| June 16, 2023
By Jon M
Water and electronics don’t usually play well together, but one area where you can safely combine the two, is inside your desktop computer. Since water is an effective heat conductor, it can be used to effectively cool a computer’s hottest components. In some cases this can improve performance, but in most it helps to reduce noise levels and can make a computer look neater and tidier by pushing the big metal heatsinks into the case’s panels where they’re less obstructive.
Modern watercooling is easier and safer than ever, too, so you needn’t fear drips or leaks with a contemporary watercooled PC. Custom watercooling loops with gorgeous fittings and colorful pipework are one way to watercool your PC, but there are all-in-one (AIO) kits which are almost as good and far easier to install and maintain.
Whatever kind of watercooling you’re interested in for your computer, though, we’d love to tell you more about it. Here’s our guide to watercooling your computer.
Watercooling works in a similar manner to air cooling, in that it’s used to move heat energy away from hot components. The way way it achieves that, though, is quite different, and it represents a different component in the chain of moving that heat away.
Where an air cooler uses a metal heatsink to pull the heat from the processor or graphics card; heatpipes to carry it to large metal fins, and then air to dissipate that heat outside the case, water plays a much more integral part in the heat transfer process than just the end.
Most watercooling loops involve a waterblock that sits on top of the hot component – that can be a CPU, GPU, or even a whole motherboard in some cases. That block is composed of a thick metal plate (copper or aluminum) that’s connected to a water loop by rubber, plastic, or glass tubing. As the processor heats up, it warms up the waterblock, which in turn transfers the heat to the water.
A pump pushes the water around the loop, away from the processor, and into a radiator. That radiator is made up of lots of metal fins which provide a large surface area for the heat to dissipate from. Large fans then push, or pull (or both) cool air across the radiator, cooling the water. The pump then sends it back on round the loop.
Watercooling is undeniably more complicated than air cooling. Even with an AIO there are multiple additional parts to a watercooler than there are with a traditional tower air cooler. But there are a number of reasons you might want to use a watercooler in your next PC upgrade.
For starters, if you want the absolute best cooling performance outside of sub-zero solutions, a custom watercooling loop will offer much greater thermal dissipating power than a standard air cooler. Even a really good one. That is more reserved for big loops with big radiators, but if you want extra cooling performance, there’s only so big air coolers can get. Water cooling loops are infinitely expandable. If you need to cool more, just add more radiators, more pumps, and more fans.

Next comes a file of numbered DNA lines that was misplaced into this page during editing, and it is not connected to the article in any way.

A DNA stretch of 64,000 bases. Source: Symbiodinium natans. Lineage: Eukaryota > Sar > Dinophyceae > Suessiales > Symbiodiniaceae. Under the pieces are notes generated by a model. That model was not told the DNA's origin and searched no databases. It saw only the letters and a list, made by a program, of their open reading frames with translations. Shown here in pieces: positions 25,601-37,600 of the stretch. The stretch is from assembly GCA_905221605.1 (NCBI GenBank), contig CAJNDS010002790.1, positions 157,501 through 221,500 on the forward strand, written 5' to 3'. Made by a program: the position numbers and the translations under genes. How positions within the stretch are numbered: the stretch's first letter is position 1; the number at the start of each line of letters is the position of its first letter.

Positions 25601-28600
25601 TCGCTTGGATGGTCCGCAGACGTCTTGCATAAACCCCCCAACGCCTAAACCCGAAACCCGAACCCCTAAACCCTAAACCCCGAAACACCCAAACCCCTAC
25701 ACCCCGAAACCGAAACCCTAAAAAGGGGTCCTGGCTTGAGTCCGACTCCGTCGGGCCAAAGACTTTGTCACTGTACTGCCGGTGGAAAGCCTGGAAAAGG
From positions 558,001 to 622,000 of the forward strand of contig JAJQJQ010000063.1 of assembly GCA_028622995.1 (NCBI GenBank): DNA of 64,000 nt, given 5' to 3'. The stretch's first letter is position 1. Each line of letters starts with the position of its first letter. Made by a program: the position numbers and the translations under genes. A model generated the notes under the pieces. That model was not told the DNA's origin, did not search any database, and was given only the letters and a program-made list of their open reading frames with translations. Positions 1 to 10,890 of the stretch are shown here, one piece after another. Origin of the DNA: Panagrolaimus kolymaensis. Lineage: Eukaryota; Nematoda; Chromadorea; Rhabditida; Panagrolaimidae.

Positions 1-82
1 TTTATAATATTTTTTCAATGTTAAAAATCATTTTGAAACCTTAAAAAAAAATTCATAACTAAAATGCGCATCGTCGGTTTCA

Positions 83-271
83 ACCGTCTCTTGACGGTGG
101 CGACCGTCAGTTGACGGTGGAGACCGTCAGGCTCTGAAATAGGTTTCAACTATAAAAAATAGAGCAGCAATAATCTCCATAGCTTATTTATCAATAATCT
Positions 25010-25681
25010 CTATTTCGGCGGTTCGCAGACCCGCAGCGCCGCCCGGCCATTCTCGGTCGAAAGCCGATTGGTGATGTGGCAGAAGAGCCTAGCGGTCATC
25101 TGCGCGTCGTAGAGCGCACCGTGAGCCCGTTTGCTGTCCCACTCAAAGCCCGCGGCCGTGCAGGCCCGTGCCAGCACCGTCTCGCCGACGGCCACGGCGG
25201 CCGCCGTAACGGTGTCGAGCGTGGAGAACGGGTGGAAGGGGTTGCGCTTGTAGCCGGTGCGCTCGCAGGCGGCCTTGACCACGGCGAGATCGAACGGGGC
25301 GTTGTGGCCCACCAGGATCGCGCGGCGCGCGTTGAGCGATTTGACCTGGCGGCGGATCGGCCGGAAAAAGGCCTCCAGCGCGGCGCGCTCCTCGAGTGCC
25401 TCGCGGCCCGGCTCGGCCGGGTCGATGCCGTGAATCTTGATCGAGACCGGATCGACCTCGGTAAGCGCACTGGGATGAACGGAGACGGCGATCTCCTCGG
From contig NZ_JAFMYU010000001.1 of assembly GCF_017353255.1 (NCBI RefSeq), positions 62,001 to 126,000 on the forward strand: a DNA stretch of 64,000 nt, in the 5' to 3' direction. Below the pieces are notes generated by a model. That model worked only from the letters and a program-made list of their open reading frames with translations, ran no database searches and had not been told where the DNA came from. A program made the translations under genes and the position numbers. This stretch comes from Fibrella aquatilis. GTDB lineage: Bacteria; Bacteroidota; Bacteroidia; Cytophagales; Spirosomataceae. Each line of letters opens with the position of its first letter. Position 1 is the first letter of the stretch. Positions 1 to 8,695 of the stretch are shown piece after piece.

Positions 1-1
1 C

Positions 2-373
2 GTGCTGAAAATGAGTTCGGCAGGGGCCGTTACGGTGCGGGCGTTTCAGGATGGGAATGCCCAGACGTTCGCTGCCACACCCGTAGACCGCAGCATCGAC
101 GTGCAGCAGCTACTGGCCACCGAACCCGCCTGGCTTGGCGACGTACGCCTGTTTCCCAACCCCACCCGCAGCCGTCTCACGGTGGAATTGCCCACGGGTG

That added cooling power can lead to greater performance from graphics cards and processors, since they’ll be automatically able to run faster with a higher boost clock because they won’t get so hot when running at peak performance. If you’re interested in overclocking, custom watercooling loops give you all the extra headroom you need for higher clock speeds and higher voltages.
Both custom water cooling loops and AIOs can make a PC look a lot neater, too. By pushing the large metallic radiators into the top, front, or even floor of a case, that leaves a lot more room around the processor and other components. This can help with system airflow in general, although the lack of a CPU cooler pushing air down on to its immediate components, like the VRM and memory, needs to be accounted for in some more compact cases.
A PC that’s watercooled will typically operate quieter than a traditional air cooled PC, too. By having the radiators mounted in the side panels of a case, there’s usually room for larger fans, as well. That means they can move the same amount of air at lower speeds, which in turn means they produce less noise. This is especially apparent in PCs where both the processor and graphics card are watercooled, though that is usually only possible with large, custom watercooling loops.
The two main types of PC watercooling are custom, and all-in-one (AIO). An AIO watercooler is a self-contained, pre-filled watercooling loop made up of a waterblock and radiator, with an integrated pump somewhere within the loop. AIOs don’t require filling (or refilling, typically), are far cheaper than a custom loop, and require less time and effort to install. They also don’t require leak testing, since they are already tested for that at the factory.
A custom watercooling loop, on the other hand, tends to cost a lot more and be a lot more tricky to install, because you need to factor a lot more into the build. You’ll need to purchase individual components, like the waterblock, radiator(s), fans, and pump. You will likely want a reservoir too, and there are extras to consider like distribution plates and flow meters.
With a custom loop you also need tubing and fittings to connect the different components to the tubing. You have the option of hard or soft pipe work. Hard tubing is more costly and more complicated to install, but it does look very cool. Soft tubing, is comparably simply to install and far cheaper, but it doesn’t have that neat, professional look in quite the same way.